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Disney Partners With Impossible Foods for Plant-Based Expansion

Photo provided by Impossible Foods

Disneyland Resorts and Parks, as well as Florida-based big brother The Walt Disney World Resort, are known to offer an experience that keeps your inner child alive and kicking. Everything from immersive theme rides to life-sized Disney characters spread over 30,000 acres, it’s hard not to enjoy, if not a tad overly stimulating. Ever-watchful of ways to expand upon the entertainment incentive, Disney has now joined the Impossible Foods movement in a newly inked partnership. 

Impossible Foods is now the official plant-based “burger vendor” for both Disney resorts including Disney Cruise Line ships. The partnership comes following their September 2019 announcement to introduce meatless items to all Disney resorts.

To sweeten the deal even further, we’re also rewarded with three new menu items: the Impossible Cheeseburger macaroni and cheese, Petite Impossible Burger with guacamole and cheddar jack cheese, and an Impossible Meatball sub sandwich.

With the demand for meat alternatives growing globally each year, this is a natural move for the Happiest Place on Earth. The new Impossible menu items are now available at all Disney resorts.

Photo provided by Impossible Foods
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Smithfield Foods Enters the Plant-Based Race

Plant-based meat alternatives are on the rise with a new contender entering the ring almost daily. It’s been a pleasure trying out these new alternatives and experiencing the similarities and differences. The latest contender is Smithfield Foods and they’re wasting no time in making their intentions known by announcing a “plant-based portfolio” called Pure Farmland. This portfolio features an array of plant-based options suitable for every meal throughout the day. Alternatives include burger patties, meatballs, breakfast patties, and protein starters. They are soy-based, made with natural flavors, gluten/soy-free, and entirely crafted in the United States. 

Pure Farmland is catered to the “flexitarian” diet which is becoming more common as people are learning about plant-based alternatives. They chose soy protein over pea protein, which many brands use, because studies show that 59% of consumers prefer soy to pea protein’s 41%. John Pauley, Chief Commercial Officer for Smithfield Foods had this to say:

“We’ve been exploring the alternative protein space, and have taken our time to get it right. With this launch, we are bringing together our expertise in creating market-leading food products, our organizational commitment to sustainability, and our deep understanding of ‘flexitarian’ consumers, to deliver a broad variety of flavorful plant-based protein choices that consumers want and can afford at a great value.”

To further cement their mission towards offering quality protein products in an environmentally responsible way, Pure Farmland’s packaging is made of 50% recyclable material. They are also proud partners of The Farmland Trust, a national conservation organization dedicated to protecting farmland. You can find Pure Farmland’s products located in refrigerated sections of your local grocery store beginning mid-September.

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Animals Food Policy Food Trends Products Science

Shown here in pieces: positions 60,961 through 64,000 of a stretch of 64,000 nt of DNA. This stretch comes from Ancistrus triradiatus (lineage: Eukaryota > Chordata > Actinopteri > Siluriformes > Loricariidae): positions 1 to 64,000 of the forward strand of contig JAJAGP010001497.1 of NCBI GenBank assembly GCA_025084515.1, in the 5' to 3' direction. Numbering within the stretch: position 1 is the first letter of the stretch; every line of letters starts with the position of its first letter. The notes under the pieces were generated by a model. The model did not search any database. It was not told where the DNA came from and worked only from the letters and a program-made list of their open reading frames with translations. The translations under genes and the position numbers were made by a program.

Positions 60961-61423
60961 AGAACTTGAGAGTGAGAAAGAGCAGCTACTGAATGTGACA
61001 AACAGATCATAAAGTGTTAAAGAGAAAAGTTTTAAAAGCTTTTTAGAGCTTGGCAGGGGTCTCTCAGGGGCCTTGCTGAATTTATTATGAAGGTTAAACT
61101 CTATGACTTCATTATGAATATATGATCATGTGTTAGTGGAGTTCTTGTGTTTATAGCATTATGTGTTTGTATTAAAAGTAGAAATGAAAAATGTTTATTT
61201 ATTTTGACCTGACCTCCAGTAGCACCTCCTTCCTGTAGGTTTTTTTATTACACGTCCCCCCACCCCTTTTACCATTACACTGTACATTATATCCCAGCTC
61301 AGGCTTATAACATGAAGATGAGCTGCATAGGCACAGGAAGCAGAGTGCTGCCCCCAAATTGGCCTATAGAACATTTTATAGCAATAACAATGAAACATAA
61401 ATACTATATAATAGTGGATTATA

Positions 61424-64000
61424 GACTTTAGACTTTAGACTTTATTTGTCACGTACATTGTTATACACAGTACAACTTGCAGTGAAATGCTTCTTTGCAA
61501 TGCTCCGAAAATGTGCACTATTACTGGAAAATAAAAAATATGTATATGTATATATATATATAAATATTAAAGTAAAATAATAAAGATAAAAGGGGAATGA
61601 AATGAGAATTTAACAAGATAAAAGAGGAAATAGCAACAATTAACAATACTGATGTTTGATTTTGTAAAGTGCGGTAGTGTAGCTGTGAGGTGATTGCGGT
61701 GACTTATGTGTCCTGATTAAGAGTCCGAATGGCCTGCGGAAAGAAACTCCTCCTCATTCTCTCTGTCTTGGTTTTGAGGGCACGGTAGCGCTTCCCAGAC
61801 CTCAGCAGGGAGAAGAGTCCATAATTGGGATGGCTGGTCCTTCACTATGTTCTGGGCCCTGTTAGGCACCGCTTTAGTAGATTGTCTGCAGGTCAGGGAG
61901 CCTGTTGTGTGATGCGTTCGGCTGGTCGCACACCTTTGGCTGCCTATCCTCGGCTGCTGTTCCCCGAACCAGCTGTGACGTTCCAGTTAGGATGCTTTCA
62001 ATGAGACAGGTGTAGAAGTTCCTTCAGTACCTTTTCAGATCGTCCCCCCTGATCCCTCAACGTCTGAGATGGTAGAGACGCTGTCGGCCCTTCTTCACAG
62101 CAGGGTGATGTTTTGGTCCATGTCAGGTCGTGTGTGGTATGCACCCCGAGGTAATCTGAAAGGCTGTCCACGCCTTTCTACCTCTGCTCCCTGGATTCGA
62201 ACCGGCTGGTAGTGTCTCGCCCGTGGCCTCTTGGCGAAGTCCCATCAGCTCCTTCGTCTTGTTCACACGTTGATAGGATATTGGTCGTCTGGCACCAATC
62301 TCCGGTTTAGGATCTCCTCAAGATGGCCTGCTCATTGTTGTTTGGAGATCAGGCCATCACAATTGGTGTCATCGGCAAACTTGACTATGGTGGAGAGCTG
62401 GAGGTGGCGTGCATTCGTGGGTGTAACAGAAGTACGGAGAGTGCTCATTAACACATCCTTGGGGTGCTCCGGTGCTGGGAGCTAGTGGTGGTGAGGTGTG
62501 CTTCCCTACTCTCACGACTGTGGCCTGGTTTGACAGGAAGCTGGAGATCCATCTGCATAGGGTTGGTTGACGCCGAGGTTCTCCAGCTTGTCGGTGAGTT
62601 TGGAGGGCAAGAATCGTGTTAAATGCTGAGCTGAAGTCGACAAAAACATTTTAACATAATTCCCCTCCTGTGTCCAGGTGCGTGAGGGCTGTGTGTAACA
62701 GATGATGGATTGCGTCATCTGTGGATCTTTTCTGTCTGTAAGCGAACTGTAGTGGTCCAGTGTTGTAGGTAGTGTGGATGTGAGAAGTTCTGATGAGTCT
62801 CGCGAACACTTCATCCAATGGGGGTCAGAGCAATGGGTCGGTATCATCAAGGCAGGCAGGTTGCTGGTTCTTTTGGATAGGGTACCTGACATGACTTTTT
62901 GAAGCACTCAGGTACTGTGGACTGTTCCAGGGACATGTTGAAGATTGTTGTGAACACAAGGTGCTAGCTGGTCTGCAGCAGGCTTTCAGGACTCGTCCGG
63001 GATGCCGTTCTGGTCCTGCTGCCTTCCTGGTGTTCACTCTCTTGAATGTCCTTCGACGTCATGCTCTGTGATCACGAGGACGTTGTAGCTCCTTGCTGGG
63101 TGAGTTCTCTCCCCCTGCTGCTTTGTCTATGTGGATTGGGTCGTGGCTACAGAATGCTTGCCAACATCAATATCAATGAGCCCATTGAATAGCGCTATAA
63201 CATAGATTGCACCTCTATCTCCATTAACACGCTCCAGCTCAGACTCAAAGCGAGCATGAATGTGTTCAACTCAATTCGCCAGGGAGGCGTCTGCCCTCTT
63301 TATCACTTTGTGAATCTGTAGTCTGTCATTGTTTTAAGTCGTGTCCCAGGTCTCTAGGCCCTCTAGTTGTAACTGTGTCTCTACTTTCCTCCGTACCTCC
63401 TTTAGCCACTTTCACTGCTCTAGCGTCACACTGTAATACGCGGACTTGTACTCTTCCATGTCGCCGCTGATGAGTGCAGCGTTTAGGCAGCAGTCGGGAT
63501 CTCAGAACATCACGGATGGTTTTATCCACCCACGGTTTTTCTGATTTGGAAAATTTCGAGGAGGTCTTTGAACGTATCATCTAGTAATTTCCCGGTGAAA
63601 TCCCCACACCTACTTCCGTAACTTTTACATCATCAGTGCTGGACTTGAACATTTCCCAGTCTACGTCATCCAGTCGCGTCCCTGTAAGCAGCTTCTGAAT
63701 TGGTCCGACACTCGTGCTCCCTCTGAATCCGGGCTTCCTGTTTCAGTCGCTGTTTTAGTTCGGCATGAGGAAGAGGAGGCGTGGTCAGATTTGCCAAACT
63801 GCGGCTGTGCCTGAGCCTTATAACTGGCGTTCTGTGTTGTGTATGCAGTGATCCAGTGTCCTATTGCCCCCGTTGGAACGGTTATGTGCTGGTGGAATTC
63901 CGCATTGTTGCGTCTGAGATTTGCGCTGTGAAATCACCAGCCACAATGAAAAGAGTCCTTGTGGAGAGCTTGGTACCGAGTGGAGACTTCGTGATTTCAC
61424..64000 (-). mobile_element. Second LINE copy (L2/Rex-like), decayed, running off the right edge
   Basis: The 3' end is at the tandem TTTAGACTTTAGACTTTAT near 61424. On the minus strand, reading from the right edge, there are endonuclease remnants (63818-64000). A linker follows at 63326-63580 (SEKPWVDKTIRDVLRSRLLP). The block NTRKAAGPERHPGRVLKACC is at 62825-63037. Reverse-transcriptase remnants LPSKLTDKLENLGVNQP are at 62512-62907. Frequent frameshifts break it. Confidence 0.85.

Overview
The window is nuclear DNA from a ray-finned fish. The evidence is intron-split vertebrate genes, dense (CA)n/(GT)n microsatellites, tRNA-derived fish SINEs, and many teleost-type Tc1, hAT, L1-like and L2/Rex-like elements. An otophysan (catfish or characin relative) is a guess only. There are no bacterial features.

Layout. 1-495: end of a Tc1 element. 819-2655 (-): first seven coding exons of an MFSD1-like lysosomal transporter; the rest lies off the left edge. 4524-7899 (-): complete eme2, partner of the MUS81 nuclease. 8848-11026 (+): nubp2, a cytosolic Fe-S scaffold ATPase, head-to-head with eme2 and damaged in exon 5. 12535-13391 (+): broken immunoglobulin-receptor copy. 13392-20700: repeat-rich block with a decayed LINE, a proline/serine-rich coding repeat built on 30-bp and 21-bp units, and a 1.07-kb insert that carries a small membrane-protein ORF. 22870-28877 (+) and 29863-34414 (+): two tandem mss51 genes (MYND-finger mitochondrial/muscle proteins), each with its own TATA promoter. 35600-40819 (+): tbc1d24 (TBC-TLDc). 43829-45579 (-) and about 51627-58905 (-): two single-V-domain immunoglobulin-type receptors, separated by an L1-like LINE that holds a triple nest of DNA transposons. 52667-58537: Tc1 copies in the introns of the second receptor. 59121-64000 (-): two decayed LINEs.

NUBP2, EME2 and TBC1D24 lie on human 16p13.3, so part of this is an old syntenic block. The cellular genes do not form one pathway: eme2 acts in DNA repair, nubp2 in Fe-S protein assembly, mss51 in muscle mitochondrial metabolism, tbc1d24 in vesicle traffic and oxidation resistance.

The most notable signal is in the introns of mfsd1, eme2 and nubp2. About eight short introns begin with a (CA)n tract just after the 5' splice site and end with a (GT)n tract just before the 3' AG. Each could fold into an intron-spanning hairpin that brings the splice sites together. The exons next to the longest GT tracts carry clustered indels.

Missouri Becomes The First State To Ban Vegans From Calling Meat Alternatives ‘Meat’

It’s only been a few months since France’s controversial ban on how meat alternatives could be marketed was enacted. Their new law prevents companies from describing something as “meat” that’s predominantly made from plants.

Other factions have taken the opportunity to jump on board with what France is doing, including Missouri, who just became the first U.S. state to impose a similar, more overarching ban.

vegan meat banPhoto: Peter Pham // Foodbeast

Missouri’s new law, which was passed in mid-May and takes effect today, forbids “misrepresenting a product as meat that is not derived from harvested livestock or poultry.” That includes cultured or lab-grown meats on top of those that are predominantly plants. Those who violate the law can be fined up to $1,000 or imprisoned for up to 1 year, according to USA Today.

The language within the new law means that any vegan form of meat can’t be called as such anymore. Titles like vegan meatballs, plant-based bacon, or even lab-grown beef are no longer legal in Missouri, meaning that if those companies want to sell their products there, they have to be renamed if they violate the law.

Behind the law is the Missouri Cattleman’s Association, who backed the bill with reasonings that include protecting local ranchers and preventing customer confusion when shopping.

Interestingly, beef has actually been on an upswing in recent years despite the prevalence of plant-based products. The USDA predicts a record 222.2 pounds of beef and poultry will be consumed by each person in 2018, a number that hasn’t been this high since 2004. It’s also improbable that there’s a ton of consumer confusion when it comes to labeling, as companies clearly state whether their “meat” products are made from plants or not.

Plant-based producers aren’t going quietly in this battle, though, as Tofurky and The Good Food Institute (a plant-based advocacy group) have already launched a lawsuit against the state, saying that the law is an attack on their freedom of speech and commercial speech. They also claim that Missouri’s new legislation is unconstitutional for that reason.